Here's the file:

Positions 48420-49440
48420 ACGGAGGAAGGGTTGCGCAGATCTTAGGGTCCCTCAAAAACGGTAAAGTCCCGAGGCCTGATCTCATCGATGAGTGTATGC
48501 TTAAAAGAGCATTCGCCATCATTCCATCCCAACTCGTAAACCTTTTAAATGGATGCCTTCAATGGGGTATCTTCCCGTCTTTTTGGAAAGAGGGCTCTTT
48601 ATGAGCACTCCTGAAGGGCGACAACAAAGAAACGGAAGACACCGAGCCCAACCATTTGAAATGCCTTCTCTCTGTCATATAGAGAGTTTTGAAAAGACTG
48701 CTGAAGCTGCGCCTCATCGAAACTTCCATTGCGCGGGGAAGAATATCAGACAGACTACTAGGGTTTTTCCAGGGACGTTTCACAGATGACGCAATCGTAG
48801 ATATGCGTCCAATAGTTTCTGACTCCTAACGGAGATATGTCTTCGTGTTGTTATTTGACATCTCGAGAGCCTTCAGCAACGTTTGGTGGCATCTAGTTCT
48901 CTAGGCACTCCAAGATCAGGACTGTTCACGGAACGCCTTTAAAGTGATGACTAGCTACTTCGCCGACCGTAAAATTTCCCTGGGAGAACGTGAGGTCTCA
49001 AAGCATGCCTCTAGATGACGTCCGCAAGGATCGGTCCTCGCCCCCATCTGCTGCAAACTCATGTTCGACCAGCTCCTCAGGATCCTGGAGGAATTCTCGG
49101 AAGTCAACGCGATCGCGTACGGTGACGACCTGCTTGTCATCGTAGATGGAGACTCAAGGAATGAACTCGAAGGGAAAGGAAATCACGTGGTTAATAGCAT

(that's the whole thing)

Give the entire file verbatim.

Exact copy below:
Positions 48420-49440
48420 ACGGAGGAAGGGTTGCGCAGATCTTAGGGTCCCTCAAAAACGGTAAAGTCCCGAGGCCTGATCTCATCGATGAGTGTATGC
48501 TTAAAAGAGCATTCGCCATCATTCCATCCCAACTCGTAAACCTTTTAAATGGATGCCTTCAATGGGGTATCTTCCCGTCTTTTTGGAAAGAGGGCTCTTT
48601 ATGAGCACTCCTGAAGGGCGACAACAAAGAAACGGAAGACACCGAGCCCAACCATTTGAAATGCCTTCTCTCTGTCATATAGAGAGTTTTGAAAAGACTG
48701 CTGAAGCTGCGCCTCATCGAAACTTCCATTGCGCGGGGAAGAATATCAGACAGACTACTAGGGTTTTTCCAGGGACGTTTCACAGATGACGCAATCGTAG
48801 ATATGCGTCCAATAGTTTCTGACTCCTAACGGAGATATGTCTTCGTGTTGTTATTTGACATCTCGAGAGCCTTCAGCAACGTTTGGTGGCATCTAGTTCT
48901 CTAGGCACTCCAAGATCAGGACTGTTCACGGAACGCCTTTAAAGTGATGACTAGCTACTTCGCCGACCGTAAAATTTCCCTGGGAGAACGTGAGGTCTCA
49001 AAGCATGCCTCTAGATGACGTCCGCAAGGATCGGTCCTCGCCCCCATCTGCTGCAAACTCATGTTCGACCAGCTCCTCAGGATCCTGGAGGAATTCTCGG
49101 AAGTCAACGCGATCGCGTACGGTGACGACCTGCTTGTCATCGTAGATGGAGACTCAAGGAATGAACTCGAAGGGAAAGGAAATCACGTGGTTAATAGCAT